Come To Me

This Sunday we heard one of my favorite gospel passages, a passage that flows from the tender heart of Jesus. As He looks at the masses that are overburdened and weary, the Master issues a summons: “Come to Me all you who are tired and I will give you rest.” How many times all of us have needed to hear that invitation! Especially during this pandemic that seems to drag on, we are sorely in need of refreshment. Jesus does not promise to take away our burdens. Instead He will give us strength to bear them.

Jesus wants us to come to Him with our burdens. What does he mean by that? He wants us to come to Him in prayer. In the Bible there is a tradition of prayer that is known as the prayer of lament. Holy men and women of the Bible poured out their anguish before God.  We will be shocked by the way these individuals talked to God. I like to call these prayers “lover’s quarrels.” Even though they complain, they never lose their faith in the Lord Who continues to be their refuge.

Let me give you just one example. Jeremiah was one of the greatest prophets and he had to give difficult and unwelcome messages to the people of Israel. The Israelites not only hated the message but also tried to get rid of the messenger. They stoned him and even threw him in a dry well. God gave the prophet an additional burden. He was asked to be unmarried and childless. When the prophet’s pain became unbearable, he turned to the Lord in prayer. There are five prayers of lament in Jeremiah. Called the “Confessions,” they allow us to peer into the very soul of the man in pain. In chapter 20 this is what the prophet says:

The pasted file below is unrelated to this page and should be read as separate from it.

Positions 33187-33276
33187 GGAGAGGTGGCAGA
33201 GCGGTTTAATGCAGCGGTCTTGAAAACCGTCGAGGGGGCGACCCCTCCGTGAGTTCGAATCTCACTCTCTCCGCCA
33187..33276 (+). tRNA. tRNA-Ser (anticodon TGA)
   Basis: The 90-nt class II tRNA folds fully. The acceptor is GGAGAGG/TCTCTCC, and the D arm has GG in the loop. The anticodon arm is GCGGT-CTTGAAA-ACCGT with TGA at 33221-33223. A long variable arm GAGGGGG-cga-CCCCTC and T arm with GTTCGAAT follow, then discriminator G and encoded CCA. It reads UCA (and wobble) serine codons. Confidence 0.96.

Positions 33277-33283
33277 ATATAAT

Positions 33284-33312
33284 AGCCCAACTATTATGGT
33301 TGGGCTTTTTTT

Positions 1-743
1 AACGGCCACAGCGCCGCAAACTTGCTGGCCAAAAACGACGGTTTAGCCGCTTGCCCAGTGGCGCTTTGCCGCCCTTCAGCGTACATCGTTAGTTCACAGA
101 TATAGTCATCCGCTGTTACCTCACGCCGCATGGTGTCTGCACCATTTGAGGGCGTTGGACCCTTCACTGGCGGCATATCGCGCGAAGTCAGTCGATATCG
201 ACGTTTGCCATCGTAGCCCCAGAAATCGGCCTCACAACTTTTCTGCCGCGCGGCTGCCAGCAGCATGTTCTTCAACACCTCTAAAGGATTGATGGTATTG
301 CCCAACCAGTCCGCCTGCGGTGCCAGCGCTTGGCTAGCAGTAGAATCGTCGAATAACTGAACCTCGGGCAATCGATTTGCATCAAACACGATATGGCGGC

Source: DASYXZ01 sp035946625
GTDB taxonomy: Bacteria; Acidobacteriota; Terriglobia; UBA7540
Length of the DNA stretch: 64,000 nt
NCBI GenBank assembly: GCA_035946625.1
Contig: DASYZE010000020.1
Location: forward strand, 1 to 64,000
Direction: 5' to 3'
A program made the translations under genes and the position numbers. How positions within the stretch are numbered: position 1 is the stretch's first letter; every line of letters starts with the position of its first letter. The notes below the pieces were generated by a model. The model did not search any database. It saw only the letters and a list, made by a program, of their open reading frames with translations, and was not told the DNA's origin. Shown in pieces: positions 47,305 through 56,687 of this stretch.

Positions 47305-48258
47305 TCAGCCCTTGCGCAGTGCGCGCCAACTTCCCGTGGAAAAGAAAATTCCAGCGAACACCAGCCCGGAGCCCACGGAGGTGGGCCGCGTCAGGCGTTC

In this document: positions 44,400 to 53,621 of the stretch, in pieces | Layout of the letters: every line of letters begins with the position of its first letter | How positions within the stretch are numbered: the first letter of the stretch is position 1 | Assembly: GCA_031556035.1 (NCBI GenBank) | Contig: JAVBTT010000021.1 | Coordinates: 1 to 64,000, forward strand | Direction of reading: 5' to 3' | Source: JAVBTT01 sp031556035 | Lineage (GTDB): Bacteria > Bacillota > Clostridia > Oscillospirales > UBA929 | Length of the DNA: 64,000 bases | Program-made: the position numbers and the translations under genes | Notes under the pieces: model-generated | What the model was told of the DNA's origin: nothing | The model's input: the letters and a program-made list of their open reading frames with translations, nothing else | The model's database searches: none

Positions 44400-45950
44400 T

Cursed be the day on which I was born! The day when my mother bore me, let it not be blessed! Cursed be the man who brought the news to my father, saying, "A child is born to you, a son," making him very glad. Let that man be like the cities that the LORD overthrew without pity; let him hear a cry in the morning and an alarm at noon, because he did not kill me in the womb; so my mother would have been my grave, and her womb forever great. Why did I come forth from the womb to see toil and sorrow, and spend my days in shame?

In this gospel passage Jesus is inviting us to pour forth our anguish in His presence. He is asking us to lay our burdens at His feet. How often have we tried to carry our burdens all on our own! What are the burdens that we carry?

First there is the burden of loss. One of the worst weeks of my life was the week after Christmas 17 years ago. A young woman had taken her life. The heart of the father was broken. I had no way to put his heart back together but I could invite him to take his burdens to the Lord.

Then there is the burden of sickness. Some years ago I was at the bedside of a 24-year-old woman who had been battling cancer for seven years. During that battle, she completed her college and started a grad program at Loyola. I had no words of comfort for the mom, but only an encouragement to pray.